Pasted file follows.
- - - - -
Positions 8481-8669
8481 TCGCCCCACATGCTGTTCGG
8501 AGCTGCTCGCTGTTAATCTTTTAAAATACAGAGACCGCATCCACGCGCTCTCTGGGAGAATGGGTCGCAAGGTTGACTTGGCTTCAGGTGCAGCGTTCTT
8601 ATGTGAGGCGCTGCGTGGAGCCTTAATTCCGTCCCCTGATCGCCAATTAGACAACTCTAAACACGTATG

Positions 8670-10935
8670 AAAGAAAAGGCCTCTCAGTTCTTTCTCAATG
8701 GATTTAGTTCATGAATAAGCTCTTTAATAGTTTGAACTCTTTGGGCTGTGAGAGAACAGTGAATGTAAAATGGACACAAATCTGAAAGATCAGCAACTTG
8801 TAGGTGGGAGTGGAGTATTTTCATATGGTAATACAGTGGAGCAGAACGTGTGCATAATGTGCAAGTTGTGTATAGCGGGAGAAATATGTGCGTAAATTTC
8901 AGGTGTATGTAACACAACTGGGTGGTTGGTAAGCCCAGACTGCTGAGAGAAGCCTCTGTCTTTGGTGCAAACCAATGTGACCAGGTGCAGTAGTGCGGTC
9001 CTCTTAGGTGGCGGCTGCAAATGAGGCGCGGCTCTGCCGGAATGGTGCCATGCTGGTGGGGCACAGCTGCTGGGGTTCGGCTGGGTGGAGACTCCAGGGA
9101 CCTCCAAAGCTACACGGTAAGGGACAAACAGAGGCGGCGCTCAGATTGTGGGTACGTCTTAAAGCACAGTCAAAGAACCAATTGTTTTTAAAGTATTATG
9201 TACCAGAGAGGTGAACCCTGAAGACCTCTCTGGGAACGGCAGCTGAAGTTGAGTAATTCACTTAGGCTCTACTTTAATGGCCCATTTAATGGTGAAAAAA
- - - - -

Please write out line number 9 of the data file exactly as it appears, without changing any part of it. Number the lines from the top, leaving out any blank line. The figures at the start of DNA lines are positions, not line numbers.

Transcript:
8901 AGGTGTATGTAACACAACTGGGTGGTTGGTAAGCCCAGACTGCTGAGAGAAGCCTCTGTCTTTGGTGCAAACCAATGTGACCAGGTGCAGTAGTGCGGTC